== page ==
And the simple act of wearing a clay mask reduces your stress levels and helps you relax. This has benefits for your entire body, including reduced inflammation and redness of the skin.
When Should I Use a Clay Mask?
Some people like to make clay masks part of their regular skincare routine.
Others prefer to use them as needed to control breakouts and oiliness.
It’s up to you which route you’d like to take, but if you choose to use a clay mask regularly, make sure you don’t overdo it.
Once or twice a week is typically sufficient for most people. Those with especially oily skin may wish to use a clay mask up to three times a week.
On the other hand, those with dry skin should use a clay mask less frequently — once a week or once every two weeks.
But there’s also no harm in simply using a clay mask only during bad breakouts or other times when your skin needs extra help. Your skin won’t become dependent on the clay mask, so there’s no need to stick to a strict schedule.
Types of Clay Masks
There are many types of clay, but in the face mask world, they’re typically grouped together by color.
Each color of clay has different benefits for your skin. Picking the right one for your skin type is crucial for success.
Black Clay Mask
Black clay is ideal for oily and acne-prone skin as it’s one of the most drying types of clay.
Known for its deep-cleansing and pore-shrinking abilities, black clay is loaded with detoxifying minerals.
This makes it excellent for those who live in high-pollution areas or who constantly battle with overactive sweat and sebum glands.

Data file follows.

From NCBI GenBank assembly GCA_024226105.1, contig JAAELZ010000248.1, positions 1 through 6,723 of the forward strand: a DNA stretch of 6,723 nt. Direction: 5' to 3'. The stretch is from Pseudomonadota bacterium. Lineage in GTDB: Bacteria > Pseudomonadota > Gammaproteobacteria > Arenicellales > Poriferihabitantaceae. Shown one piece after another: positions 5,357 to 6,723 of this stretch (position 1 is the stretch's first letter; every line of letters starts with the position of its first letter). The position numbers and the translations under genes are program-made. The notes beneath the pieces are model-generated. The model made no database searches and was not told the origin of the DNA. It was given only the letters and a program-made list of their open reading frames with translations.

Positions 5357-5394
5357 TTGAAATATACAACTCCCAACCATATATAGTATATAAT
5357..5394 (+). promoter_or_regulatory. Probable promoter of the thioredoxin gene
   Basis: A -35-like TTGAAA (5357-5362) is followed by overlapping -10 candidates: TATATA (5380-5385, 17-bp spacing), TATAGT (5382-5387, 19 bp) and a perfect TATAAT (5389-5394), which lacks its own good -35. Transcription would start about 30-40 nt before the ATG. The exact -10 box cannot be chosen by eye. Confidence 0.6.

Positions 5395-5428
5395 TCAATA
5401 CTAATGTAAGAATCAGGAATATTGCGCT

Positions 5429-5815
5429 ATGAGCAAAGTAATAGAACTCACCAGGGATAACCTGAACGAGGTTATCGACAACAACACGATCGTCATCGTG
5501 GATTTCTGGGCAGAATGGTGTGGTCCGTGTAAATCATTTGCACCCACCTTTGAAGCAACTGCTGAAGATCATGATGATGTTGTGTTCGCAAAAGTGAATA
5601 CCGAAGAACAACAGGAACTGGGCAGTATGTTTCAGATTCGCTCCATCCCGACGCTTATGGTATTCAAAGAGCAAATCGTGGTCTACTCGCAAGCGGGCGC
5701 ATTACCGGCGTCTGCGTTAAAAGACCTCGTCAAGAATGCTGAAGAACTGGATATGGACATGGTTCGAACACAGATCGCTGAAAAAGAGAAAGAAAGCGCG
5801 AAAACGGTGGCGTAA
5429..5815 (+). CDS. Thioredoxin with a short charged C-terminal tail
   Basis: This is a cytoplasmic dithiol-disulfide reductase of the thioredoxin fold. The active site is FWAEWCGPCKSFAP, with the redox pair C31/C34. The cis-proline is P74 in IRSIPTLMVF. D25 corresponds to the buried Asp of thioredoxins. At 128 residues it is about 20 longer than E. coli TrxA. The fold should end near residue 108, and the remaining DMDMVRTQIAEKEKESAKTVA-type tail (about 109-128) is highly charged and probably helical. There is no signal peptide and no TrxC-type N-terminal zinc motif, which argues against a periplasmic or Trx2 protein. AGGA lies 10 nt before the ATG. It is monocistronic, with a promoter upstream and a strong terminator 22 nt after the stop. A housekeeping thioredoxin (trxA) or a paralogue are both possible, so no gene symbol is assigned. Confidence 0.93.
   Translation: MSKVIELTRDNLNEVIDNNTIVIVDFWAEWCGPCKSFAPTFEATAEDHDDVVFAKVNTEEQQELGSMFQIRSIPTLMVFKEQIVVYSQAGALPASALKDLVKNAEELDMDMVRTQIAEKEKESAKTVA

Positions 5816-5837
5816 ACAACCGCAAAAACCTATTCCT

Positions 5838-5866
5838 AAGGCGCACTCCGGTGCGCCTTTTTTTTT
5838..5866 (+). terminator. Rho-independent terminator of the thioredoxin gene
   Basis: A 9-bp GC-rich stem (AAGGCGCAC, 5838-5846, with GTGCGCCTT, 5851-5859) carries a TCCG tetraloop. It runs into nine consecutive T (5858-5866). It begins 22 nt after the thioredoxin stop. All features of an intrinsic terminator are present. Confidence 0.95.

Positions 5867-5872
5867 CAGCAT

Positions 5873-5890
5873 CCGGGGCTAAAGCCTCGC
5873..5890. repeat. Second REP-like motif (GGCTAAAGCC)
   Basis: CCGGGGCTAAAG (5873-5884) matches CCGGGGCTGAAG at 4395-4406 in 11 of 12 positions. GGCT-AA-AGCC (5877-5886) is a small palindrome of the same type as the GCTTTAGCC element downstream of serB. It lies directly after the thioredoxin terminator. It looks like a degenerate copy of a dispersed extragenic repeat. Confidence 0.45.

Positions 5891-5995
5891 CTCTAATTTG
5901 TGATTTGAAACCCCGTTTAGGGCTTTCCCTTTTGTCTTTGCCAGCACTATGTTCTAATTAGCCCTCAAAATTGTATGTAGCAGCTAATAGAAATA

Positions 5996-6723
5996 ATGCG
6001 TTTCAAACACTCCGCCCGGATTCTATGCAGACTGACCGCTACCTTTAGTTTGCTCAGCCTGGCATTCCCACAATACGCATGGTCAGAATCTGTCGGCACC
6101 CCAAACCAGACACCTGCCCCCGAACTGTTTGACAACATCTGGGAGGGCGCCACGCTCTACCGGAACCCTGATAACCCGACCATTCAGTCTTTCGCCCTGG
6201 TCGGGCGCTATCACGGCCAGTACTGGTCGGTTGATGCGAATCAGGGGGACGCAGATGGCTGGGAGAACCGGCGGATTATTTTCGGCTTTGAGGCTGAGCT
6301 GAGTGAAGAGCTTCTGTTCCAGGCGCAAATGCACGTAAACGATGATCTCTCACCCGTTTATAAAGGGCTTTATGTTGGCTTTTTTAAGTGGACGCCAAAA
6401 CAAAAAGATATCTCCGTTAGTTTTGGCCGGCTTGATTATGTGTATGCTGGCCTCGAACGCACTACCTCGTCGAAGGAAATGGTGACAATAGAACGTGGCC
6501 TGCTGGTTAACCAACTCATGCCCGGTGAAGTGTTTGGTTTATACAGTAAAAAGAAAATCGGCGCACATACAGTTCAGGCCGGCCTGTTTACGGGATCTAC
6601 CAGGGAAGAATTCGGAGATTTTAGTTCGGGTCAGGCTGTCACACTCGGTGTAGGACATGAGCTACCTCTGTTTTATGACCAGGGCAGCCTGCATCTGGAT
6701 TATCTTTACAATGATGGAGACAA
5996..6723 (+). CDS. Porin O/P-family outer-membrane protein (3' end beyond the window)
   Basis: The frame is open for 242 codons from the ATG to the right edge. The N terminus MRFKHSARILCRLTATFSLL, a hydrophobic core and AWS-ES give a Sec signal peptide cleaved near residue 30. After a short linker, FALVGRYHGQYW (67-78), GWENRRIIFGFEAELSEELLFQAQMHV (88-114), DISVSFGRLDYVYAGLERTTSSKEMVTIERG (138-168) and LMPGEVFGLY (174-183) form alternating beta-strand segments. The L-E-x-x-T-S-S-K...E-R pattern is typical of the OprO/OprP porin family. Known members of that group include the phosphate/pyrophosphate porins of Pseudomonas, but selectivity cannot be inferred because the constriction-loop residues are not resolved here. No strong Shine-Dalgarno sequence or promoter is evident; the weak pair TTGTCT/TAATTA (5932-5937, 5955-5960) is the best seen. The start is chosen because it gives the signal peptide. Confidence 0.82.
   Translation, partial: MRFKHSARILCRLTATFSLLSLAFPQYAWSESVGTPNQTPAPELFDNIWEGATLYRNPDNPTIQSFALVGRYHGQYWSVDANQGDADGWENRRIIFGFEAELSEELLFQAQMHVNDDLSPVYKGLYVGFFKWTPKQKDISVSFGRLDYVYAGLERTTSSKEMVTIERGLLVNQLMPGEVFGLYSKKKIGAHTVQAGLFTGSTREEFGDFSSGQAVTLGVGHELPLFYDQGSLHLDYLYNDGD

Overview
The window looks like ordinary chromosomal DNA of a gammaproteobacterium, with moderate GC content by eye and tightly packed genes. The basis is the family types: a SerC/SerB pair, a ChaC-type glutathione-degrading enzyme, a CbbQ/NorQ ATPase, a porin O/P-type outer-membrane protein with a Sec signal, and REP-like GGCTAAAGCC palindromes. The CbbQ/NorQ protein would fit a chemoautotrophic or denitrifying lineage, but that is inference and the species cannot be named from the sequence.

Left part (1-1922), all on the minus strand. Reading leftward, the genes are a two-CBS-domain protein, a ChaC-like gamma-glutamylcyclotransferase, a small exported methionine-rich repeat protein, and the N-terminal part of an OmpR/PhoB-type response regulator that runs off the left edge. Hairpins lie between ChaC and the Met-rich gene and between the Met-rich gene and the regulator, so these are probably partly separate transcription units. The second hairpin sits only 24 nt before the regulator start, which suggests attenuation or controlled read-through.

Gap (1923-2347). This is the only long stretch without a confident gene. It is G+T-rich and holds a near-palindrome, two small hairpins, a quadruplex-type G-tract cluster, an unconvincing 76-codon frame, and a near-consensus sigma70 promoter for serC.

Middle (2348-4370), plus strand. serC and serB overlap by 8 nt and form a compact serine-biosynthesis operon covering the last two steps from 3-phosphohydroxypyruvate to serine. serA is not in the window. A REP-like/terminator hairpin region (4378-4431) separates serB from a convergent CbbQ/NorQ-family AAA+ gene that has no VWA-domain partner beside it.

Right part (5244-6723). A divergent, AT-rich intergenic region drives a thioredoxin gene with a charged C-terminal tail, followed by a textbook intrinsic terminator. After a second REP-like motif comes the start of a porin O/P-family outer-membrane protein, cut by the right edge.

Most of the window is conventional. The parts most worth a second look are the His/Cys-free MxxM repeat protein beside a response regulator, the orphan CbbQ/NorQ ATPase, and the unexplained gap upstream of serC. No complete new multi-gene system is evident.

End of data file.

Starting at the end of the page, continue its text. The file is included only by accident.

Red Clay Mask
Red clay’s high iron content gives it its unique color, but it also lends it incredible regenerative properties.
Iron oxygenates your skin cells to promote healing, so it’s great for damaged or aging skin.
Additionally, red clay masks tend to be gentler than other clay masks, making them ideal for those with sensitive skin.
White Clay Mask
White clay masks are suitable for most skin types thanks to their balanced effects.
They’re not as drying as other clay masks, so those with dry skin can use them without worrying about flakes and redness.
White clay is a fantastic exfoliant, removing dead skin without irritation. Many people find that their skin responds better to white clay masks than to scrubs and other exfoliants.
How to Apply a Clay Mask
Applying a clay mask is easy! Most of your time will be spent waiting for the mask to dry — the actual application process takes just a couple of minutes.
Preparing the Mask
If you’re using a clay powder, you’ll first need to mix it with water to create a paste. Follow the manufacturer instructions for mixing the clay, making sure to use a glass, wood or plastic bowl (metal can alter the charge of the clay, making it less effective).
Some clay masks come in paste form in a tub or tube. If you’re using one of these masks, there’s no need to mix it in a bowl.
Applying the Mask
Using a flat foundation or face mask brush, apply the mask to your clean, dry face in an even layer. It doesn’t need to be thick — ⅛ inch is plenty, and applying a thicker layer won’t make the mask more effective.
Now sit back, relax and let the mask work. The product label will specify the appropriate drying time for your particular mask, but it generally takes 5-10 minutes.
If you have oily skin, leave the mask on for the full drying time. But if your skin is dry, remove the mask once the edges have dried but before the rest has hardened.
Removing the Mask
To remove the mask, rinse it off using your clean fingers and warm water. Gently rub the mask in a circular motion to detach it from your skin.
Avoid letting the clay go down your drain, as it can harden and cause clogs in the pipes. It’s better to remove it into a bowl, then scoop the clay out of the water and dispose of it separately.
Pat your face dry with a towel, then apply a light moisturizer. Your skin may appear a little red for up to an hour after removing the mask due to increased circulation, but will then return to normal.